Things to note

  • Make sure you have a clear dispute. You must be clear what you are after and the other side needs to have considered it and rejected it (or left it so long that it is clearly not accepted).
  • Follow the right procedure to appoint an adjudicator and adhere to the correct timings.
  • Bear in mind the adjudicator’s job is to decide on the rights of the parties under the contract. They will decide the case (usually) on what is put forward by the parties. An adjudicator will not make a case for the parties. So you need to be able to explain your case clearly.
  • If you are the payer, be ready! A claimant can come at you at any time. Do not allow matters to fester.

So, what really matters in an adjudication? – Records, records, records!

The side with the best evidence wins. Preparation is key and should begin as soon as possible. Far too often parties fail to understand the importance of records – this includes payment records, labour allocation sheets, meeting minutes, site diaries and photographs, emails, programmes and more. A general rule of thumb is to record EVERYTHING.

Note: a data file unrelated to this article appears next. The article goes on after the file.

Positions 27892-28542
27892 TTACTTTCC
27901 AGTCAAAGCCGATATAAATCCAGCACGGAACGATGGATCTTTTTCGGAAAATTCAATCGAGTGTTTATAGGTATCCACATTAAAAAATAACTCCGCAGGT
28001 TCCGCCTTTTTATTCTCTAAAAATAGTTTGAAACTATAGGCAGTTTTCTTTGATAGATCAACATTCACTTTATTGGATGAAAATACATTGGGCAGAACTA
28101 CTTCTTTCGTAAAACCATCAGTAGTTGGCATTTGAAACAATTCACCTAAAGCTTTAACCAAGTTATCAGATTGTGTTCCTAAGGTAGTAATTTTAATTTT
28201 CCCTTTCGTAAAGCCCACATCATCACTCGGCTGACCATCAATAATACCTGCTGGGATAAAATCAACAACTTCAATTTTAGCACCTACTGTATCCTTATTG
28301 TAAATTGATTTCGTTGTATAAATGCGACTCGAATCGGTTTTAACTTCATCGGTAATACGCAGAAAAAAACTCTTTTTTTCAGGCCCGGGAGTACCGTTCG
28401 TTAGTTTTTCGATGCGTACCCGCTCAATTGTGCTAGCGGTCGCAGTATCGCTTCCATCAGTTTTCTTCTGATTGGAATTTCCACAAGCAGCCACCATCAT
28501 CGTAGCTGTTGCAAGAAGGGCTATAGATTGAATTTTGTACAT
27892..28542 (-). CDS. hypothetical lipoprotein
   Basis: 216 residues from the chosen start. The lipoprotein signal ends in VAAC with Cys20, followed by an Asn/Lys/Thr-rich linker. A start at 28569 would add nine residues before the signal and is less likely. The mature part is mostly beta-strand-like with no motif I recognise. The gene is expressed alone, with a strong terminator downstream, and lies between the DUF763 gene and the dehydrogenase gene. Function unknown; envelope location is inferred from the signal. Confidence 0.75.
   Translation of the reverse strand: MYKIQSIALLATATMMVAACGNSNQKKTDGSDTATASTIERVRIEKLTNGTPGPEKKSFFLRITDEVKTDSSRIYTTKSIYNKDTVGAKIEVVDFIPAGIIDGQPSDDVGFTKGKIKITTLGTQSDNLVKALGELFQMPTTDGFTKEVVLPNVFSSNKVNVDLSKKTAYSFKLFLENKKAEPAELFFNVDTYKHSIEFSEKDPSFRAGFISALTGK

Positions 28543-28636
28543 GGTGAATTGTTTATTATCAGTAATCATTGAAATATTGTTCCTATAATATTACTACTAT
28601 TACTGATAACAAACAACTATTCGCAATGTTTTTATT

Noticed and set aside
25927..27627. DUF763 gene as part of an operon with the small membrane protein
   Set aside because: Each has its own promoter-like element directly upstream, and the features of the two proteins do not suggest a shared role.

Quigg Golden comment

All in all, adjudication is a very powerful tool, when used correctly. The processes of (a) commencing an adjudication; (b) responding to a notice of adjudication; and (c) challenging the enforcement of an adjudication decision are all actions which require strict adherence to the statutory provisions provided for in the HGCRA 1996 and the Construction Contracts Act 2013 in the UK and Ireland respectively.

Knowing when and how to use adjudication is fundamental to the process.

Quigg Golden is one of the market leaders in adjudication. We have been doing adjudication since the process arrived in the UK over 25 years ago. We can assist you in understanding and maximising the benefits of this and many other procedures that help you sort out your problems efficiently and as painlessly as possible. Should you need any advice on adjudication do not hesitate to contact us.